So often we think there's no difference between stock trading and investing. But Warren Buffett wants us to think again.
The important insight
When discussing the changes to the Berkshire Hathaway (NYSE:BRK-A)(NYSE:BRK-B) investment portfolio in his 1996 letter to shareholders, Buffett began by noting, "Our portfolio shows little change: We continue to make more money when snoring than when active."
This continued a trend from the previous year, when Buffett remarked, "We continue in our Rip Van Winkle mode: Five of our six top positions at yearend 1994 were left untouched during 1995."
And from a cost basis, the three largest positions Berkshire held at the end of 1996 -- American Express, Coca-Cola, and Gillette -- were unchanged from the year prior, meaning not a single share was either bought or sold.
You may be asking yourself, how Buffett could even think of doing such a thing? After all, when it comes to buying and selling stocks, isn't beating Wall Street at its own game done by trading on the news of the day?
And the short answer is simply: no.
Buffett goes on to say:
Inactivity strikes us as intelligent behavior. Neither we nor most business managers would dream of feverishly trading highly profitable subsidiaries because a small move in the Federal Reserve's discount rate was predicted or because some Wall Street pundit had reversed his views on the market. Why, then, should we behave differently with our minority positions in wonderful businesses?
As previously mentioned, Buffett encourages investors to always understand when they buy a stock, they aren't simply buying a number, instead they're buying a part -- however small or large -- of a tangible business and the future earnings it generates.
And when we view investments in stocks as tangible businesses we have an ownership stake in, exponentially more often than not, one headline or tough few months shouldn't change our opinion on the business itself.
For example, Berkshire's own NetJets subsidiary incurred $80 million in losses during 2005 as demand for its services outpaced supply. As a result, it had to contract out its flights at higher costs (which it didn't pass on to customers). If it were its own company, news like that would likely send the stock price plummeting.
But did Buffett sell NetJets as a result of one bad year? Of course not.
Its fundamental business dynamics hadn't changed, and if anything, increased demand -- which led to the losses -- is a good thing.
So, what happened?
As shown in the chart to the right, thanks to the efforts of an outstanding management team, NetJets righted its ship (or in this case, its planes), and it delivered a profit of $143 million in 2006, a $220 million swing in the right direction.
Put simply, selling NetJets -- which was a wonderful business -- just because of one bad year would've been a disastrous mistake for Buffett.
How to make intelligent investments
So, with all that in mind, how does Buffett suggest we as individual investors actually figure out which businesses to invest in and whether or not we should sell them after the purchase? He goes on to say:
The art of investing in public companies successfully is little different from the art of successfully acquiring subsidiaries. In each case you simply want to acquire, at a sensible price, a business with excellent economics and able, honest management. Thereafter, you need only monitor whether these qualities are being preserved.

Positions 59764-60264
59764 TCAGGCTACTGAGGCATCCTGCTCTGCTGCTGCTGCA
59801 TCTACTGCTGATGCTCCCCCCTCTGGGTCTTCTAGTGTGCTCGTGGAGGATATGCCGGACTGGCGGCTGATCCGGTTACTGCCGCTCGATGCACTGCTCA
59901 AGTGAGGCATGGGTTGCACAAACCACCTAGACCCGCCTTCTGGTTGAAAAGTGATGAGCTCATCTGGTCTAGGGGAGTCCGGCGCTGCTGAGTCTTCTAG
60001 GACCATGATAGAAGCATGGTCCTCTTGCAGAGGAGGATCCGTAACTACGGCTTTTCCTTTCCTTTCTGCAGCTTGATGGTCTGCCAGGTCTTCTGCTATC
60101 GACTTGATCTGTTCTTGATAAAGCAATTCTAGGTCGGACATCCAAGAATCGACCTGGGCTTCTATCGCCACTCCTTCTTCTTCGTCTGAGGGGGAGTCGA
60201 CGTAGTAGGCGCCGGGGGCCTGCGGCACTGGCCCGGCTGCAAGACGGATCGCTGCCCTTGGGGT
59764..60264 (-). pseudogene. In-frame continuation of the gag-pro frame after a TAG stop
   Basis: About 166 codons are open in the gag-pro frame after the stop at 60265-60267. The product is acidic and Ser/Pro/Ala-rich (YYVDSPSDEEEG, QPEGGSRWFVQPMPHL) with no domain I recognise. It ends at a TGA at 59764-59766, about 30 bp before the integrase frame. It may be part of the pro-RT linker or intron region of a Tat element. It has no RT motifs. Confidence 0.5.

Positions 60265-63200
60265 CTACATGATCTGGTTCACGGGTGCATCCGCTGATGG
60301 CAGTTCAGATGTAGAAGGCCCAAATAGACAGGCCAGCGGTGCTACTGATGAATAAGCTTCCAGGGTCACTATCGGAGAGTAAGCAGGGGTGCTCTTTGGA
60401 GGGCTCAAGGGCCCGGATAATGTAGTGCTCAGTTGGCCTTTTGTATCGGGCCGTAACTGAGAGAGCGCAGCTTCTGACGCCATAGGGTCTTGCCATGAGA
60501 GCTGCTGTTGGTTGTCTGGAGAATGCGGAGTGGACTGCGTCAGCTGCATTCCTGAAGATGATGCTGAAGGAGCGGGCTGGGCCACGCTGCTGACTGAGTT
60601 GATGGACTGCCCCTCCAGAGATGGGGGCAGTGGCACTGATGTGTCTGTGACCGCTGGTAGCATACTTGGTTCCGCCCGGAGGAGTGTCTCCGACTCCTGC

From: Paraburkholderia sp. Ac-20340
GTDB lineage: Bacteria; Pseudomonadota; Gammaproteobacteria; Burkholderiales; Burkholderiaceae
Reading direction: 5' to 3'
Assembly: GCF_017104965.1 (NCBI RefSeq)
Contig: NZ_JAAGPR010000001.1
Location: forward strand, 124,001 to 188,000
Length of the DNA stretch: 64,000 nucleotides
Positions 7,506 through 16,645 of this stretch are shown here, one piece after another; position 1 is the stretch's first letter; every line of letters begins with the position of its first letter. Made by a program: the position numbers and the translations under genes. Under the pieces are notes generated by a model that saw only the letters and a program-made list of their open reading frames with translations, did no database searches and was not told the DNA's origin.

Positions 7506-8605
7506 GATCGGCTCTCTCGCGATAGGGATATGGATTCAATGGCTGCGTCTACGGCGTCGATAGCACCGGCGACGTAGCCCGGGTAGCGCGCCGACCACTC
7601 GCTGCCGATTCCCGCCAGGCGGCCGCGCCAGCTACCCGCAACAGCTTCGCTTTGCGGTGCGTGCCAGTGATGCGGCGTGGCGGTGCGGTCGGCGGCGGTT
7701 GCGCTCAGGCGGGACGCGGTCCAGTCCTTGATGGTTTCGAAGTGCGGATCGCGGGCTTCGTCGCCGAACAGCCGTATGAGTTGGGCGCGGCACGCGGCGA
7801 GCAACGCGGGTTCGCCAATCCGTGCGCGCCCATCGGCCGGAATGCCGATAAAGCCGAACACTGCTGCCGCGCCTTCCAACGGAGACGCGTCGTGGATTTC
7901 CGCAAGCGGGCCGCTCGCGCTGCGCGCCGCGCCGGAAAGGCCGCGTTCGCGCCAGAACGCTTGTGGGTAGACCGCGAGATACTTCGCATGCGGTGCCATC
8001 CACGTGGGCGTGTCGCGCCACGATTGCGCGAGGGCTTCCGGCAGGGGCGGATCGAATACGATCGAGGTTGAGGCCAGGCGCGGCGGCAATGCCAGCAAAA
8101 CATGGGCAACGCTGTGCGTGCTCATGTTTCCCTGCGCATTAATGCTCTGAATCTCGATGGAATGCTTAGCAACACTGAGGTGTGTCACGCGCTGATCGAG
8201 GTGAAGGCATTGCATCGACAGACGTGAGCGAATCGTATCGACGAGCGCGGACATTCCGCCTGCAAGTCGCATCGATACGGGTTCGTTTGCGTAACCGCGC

This is advice Buffett lives by himself. Remember, he didn't buy or sell any of Berkshire's stake in American Express or Coca-Cola in 1996. And he actually hasn't done so in the nearly two decades since then. Why? Because the fundamental core businesses and their capabilities to generate massive earnings haven't changed for these two titans of American industry.
So, what has this meant for how much those investments are worth? As you can see below, despite not buying or selling a single share, Berkshire's stake in AmEx and Coca-Cola has grown by more than $17 billion in value:
This means Berkshire has been able to turn $2.7 billion into $30.4 billion -- to say nothing of the billions received in the form of dividends over the last two decades -- through long-term investments in wonderful businesses.
The key takeaway
In a 2011 study of behavioral patterns and resulting investment performance of more than 65,000 investors from 1991-1996, Dr. Brad Barber and Dr. Terrance Odean found the 20% least active traders outperformed the 20% most active traders by an astounding 7 percentage points a year.
In other words, $1,000 invested in 1991 might've been worth $2,750 in 1996 for the "buy-and-hold investors" versus $1,900 for those investors who trade most actively, a difference of roughly 50%.
Buffett once said, "The stock market is designed to transfer money from the active to the patient."
Ultimately, we must see that stock traders are those who think they'll make money, whereas buy-and-hold stock investors may often be those who actually make the money.
Patrick Morris owns shares of Berkshire Hathaway and Coca-Cola. The Motley Fool recommends American Express, Berkshire Hathaway, and Coca-Cola. The Motley Fool owns shares of Berkshire Hathaway and has the following options: long January 2016 $37 calls on Coca-Cola and short January 2016 $37 puts on Coca-Cola. Try any of our Foolish newsletter services free for 30 days. We Fools may not all hold the same opinions, but we all believe that considering a diverse range of insights makes us better investors. The Motley Fool has a disclosure policy.